For instance, the College Cost Transparency Initiative (CCT) is the result of leaders of 10 higher education associations, including the National Association of Higher Education Systems (NASH), coming together to address the lack of transparency around the financial aid process. More than 350 higher education institutions have pledged to align their financial aid offers with guidelines aimed at fostering better understanding among students and their families of costs. Examples include using plain language to describe all types of aid offered, detailing how much federal student loan debt may cost over time and providing the most accurate estimate possible of the full cost of college in an understandable way.

However, financial aid is not the only concern around college access. Many potential or current students might also be turned off the idea of pursuing or continuing a degree by outdated policies and red tape. One example is credit transfer. Commonwealth University – part of the Pennsylvania State System of Higher Education (PASSHE) – was supported by the NASH to address these issues and found that transfer students were not being given adequate credit for having completed general education requirements. A new transcript audit resulted in 456 students receiving nearly 2,500 additional credits.

Additionally, the California State University (CSU) system has developed a simplified re-enrolment process for students who previously stopped their education journey. Identifying the application and related fee as barriers to re-enrolment for under-represented students and recognising the tediousness of the manual processing of re-enrolment applications, a collaboration emerged to develop a streamlined, fee-free alternative that supports students and eases the administrative burden on staff.

Meanwhile, the University of Louisiana System created a programme, Compete LA, which specifically targets adults who want to return to school but have a higher number of roadblocks than traditional students. The programme provides solutions such as personal coaches, reduced tuition fees and adult-friendly programmes. In its first 36 months, it reached out to 5,699 potential students, resulting in 1,216 applications and 874 enrolments. This first cohort completed an average of 74.16 credit hours, and 206 students have obtained degrees.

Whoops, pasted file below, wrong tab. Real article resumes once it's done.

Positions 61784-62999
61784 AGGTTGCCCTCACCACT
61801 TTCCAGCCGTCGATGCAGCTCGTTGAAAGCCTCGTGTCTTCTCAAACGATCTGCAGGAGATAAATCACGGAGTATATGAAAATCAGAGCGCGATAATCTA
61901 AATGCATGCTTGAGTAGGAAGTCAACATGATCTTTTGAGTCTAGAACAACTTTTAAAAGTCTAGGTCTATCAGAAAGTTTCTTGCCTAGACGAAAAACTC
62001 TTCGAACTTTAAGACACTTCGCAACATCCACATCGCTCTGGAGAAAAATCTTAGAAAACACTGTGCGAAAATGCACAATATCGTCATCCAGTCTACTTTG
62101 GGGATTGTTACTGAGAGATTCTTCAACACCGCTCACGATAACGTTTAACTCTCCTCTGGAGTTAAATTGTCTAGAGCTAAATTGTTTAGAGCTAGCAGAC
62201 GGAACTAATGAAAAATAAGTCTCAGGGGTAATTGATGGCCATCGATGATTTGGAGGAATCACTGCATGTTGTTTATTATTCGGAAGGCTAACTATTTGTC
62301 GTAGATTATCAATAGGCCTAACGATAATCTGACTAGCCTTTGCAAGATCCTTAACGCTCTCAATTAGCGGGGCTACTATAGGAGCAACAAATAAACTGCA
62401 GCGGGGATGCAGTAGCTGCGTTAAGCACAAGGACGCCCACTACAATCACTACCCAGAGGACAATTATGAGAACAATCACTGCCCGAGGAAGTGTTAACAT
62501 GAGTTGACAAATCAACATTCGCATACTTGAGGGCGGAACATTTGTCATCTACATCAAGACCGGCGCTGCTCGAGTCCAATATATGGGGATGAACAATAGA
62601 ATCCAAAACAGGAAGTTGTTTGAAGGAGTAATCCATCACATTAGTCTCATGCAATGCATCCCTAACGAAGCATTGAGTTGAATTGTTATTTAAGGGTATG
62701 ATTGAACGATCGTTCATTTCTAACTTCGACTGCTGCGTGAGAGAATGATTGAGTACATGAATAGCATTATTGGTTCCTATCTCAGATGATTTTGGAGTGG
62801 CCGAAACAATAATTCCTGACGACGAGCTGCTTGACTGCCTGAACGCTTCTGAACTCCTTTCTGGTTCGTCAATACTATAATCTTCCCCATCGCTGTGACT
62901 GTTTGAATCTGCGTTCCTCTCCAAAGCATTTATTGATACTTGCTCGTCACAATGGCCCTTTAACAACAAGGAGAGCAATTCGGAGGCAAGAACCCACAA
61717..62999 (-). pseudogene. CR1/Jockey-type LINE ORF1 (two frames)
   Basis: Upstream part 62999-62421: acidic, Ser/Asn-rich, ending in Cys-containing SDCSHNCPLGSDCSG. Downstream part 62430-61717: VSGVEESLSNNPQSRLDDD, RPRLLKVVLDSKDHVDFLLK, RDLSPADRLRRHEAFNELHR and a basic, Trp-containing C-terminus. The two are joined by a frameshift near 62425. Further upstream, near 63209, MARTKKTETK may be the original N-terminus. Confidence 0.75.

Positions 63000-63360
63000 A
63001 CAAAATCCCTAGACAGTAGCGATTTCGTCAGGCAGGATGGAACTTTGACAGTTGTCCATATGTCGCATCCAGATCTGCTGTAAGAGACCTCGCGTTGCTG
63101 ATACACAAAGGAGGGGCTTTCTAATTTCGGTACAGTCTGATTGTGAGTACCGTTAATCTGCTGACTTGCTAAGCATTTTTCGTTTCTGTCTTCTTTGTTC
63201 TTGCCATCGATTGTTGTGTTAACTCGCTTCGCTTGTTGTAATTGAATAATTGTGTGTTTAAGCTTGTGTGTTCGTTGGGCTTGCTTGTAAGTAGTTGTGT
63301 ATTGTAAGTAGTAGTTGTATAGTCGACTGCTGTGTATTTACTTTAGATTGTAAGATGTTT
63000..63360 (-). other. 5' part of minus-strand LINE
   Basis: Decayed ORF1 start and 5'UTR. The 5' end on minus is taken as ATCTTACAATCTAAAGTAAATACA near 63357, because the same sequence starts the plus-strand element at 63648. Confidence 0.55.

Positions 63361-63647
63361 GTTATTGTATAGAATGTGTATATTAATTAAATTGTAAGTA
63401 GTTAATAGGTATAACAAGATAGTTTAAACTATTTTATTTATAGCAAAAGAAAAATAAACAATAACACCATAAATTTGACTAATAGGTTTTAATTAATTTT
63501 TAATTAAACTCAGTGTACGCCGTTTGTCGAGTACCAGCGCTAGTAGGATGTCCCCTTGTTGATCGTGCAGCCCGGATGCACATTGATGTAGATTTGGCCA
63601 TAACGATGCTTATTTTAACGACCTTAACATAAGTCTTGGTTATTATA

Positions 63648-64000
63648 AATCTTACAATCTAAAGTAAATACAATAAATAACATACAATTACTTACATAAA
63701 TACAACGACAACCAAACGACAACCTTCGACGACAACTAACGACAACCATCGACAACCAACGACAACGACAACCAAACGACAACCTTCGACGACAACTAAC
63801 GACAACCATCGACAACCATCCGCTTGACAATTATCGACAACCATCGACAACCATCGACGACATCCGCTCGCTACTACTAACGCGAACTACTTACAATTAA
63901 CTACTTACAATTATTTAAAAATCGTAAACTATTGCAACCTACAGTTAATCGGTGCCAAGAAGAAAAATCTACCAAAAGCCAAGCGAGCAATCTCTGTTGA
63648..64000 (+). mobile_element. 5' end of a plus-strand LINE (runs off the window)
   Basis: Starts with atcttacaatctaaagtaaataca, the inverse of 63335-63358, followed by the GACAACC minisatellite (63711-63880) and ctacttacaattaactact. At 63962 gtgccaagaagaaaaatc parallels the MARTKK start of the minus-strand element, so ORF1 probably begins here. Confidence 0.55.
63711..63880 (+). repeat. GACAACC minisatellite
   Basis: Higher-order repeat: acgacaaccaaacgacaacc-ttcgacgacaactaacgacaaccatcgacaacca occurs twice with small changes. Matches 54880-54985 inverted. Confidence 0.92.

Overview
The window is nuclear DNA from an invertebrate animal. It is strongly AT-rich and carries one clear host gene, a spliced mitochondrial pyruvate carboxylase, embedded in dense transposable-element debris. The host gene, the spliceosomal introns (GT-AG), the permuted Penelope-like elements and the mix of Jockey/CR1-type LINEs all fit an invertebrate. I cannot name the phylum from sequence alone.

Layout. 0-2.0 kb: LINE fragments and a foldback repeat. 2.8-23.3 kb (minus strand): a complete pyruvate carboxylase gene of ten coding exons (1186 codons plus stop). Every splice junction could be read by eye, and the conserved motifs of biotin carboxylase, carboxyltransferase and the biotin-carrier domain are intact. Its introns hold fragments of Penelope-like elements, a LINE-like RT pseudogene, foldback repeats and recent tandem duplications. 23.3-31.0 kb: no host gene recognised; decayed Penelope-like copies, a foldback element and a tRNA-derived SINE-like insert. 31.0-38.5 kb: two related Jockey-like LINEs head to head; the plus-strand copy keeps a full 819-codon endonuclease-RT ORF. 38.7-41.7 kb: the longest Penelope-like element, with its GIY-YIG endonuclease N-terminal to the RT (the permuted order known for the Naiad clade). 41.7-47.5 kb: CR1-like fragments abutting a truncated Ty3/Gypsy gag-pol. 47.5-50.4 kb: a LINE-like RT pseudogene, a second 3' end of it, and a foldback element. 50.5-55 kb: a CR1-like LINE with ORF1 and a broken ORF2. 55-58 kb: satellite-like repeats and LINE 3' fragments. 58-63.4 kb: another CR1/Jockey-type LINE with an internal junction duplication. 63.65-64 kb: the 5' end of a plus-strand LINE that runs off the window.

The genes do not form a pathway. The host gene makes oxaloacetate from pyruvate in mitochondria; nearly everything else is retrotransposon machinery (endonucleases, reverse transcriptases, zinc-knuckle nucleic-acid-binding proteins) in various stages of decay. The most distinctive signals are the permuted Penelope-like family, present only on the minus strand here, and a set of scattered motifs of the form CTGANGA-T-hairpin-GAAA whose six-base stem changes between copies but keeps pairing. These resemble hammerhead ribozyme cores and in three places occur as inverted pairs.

The changes needed to make college genuinely affordable and cost-effective for everyone cannot occur overnight and cannot be implemented alone. Higher education systems are best positioned to solve these issues at scale, working together to attend to the ever-evolving needs of our students and alumni.

Nancy L. Zimpher is chancellor emeritus of the State University of New York system and interim executive director of the National Association of Higher Education Systems.

Register to continue

Why register?

  • Registration is free and only takes a moment
  • Once registered, you can read 3 articles a month
  • Sign up for our newsletter
Please Login or Register to read this article.

Related articles

Reader's comments (1)

The author is unable to define "pay." That's a critical failure Nothing can "always pay." That's both a logical and an empirical question